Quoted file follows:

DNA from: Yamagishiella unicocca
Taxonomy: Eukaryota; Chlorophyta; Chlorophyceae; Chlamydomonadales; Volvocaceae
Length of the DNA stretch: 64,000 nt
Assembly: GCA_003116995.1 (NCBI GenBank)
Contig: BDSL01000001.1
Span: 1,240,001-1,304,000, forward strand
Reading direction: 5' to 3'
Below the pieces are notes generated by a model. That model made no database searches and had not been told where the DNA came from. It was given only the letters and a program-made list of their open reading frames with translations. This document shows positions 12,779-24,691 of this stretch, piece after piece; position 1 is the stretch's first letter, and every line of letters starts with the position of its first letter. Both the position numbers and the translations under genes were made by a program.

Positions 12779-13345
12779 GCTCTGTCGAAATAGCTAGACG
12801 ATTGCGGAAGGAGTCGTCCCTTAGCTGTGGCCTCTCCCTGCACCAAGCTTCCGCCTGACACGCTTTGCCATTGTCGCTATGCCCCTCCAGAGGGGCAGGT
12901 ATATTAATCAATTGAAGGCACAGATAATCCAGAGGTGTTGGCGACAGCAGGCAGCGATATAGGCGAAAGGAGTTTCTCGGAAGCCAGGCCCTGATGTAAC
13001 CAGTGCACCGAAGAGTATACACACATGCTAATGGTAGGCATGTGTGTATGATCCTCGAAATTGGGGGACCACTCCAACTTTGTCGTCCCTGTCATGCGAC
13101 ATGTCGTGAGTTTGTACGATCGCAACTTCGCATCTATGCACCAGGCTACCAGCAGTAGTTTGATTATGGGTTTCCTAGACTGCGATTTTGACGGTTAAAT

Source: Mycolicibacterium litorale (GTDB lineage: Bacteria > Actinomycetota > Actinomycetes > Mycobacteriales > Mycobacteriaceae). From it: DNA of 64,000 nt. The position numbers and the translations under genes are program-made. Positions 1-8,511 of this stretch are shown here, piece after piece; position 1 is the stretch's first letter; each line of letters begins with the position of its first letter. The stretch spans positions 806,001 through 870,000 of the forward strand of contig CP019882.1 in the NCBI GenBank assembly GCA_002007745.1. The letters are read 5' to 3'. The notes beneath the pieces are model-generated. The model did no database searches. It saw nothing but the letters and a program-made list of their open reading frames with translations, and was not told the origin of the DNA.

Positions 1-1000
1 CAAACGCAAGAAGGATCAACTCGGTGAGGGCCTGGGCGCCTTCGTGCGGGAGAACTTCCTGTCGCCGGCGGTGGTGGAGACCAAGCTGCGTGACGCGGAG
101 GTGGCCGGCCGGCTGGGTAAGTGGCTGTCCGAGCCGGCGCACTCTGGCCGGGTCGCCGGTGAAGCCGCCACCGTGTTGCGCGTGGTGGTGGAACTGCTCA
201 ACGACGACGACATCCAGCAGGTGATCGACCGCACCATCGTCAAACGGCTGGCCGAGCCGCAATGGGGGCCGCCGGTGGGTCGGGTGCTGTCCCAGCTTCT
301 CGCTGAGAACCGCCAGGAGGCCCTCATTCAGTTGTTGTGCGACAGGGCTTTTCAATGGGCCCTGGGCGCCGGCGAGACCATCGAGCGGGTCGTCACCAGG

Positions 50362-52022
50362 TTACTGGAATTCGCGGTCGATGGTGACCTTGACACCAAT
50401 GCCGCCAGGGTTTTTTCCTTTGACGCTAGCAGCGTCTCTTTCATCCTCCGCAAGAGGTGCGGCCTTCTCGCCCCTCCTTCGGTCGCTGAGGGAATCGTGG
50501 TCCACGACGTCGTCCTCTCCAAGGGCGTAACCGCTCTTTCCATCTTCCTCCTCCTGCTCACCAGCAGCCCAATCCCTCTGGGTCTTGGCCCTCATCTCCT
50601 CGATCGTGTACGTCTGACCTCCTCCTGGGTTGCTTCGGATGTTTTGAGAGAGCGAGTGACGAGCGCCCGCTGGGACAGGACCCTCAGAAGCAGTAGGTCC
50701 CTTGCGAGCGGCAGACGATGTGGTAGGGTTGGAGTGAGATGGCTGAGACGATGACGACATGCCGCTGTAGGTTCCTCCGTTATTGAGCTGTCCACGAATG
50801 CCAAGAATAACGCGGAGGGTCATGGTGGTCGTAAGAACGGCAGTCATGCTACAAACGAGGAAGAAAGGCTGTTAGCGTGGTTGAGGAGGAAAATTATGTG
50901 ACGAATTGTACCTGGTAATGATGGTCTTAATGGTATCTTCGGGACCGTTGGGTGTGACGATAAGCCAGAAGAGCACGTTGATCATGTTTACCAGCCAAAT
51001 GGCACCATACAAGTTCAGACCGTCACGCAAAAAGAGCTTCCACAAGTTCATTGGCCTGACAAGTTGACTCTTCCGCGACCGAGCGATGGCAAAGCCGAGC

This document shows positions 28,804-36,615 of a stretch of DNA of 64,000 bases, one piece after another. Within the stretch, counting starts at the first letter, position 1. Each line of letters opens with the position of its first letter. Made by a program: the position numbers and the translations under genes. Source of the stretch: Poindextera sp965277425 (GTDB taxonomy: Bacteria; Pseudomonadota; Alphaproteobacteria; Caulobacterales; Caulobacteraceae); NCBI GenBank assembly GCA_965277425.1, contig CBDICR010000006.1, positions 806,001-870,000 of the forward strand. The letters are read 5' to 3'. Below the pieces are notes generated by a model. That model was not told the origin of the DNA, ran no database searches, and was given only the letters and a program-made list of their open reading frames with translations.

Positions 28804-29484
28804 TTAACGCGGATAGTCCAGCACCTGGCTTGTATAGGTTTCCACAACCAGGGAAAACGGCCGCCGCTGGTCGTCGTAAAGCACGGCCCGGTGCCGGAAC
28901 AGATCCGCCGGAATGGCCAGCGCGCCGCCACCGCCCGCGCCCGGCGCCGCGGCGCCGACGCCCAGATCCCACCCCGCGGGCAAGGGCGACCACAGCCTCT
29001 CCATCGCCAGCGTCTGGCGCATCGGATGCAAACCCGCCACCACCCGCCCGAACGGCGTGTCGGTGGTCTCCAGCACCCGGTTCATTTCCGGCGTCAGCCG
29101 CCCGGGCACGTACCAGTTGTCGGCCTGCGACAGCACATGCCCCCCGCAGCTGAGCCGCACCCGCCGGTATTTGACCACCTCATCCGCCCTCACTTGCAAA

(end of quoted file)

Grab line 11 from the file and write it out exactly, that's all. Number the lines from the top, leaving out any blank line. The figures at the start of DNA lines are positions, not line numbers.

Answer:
12801 ATTGCGGAAGGAGTCGTCCCTTAGCTGTGGCCTCTCCCTGCACCAAGCTTCCGCCTGACACGCTTTGCCATTGTCGCTATGCCCCTCCAGAGGGGCAGGT